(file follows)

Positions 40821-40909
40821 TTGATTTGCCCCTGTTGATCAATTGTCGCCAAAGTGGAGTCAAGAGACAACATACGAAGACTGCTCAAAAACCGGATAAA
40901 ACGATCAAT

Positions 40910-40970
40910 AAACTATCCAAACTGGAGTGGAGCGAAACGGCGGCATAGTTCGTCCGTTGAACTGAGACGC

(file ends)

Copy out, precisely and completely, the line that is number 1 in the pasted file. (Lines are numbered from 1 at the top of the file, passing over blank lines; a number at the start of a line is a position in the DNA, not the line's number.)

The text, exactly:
Positions 40821-40909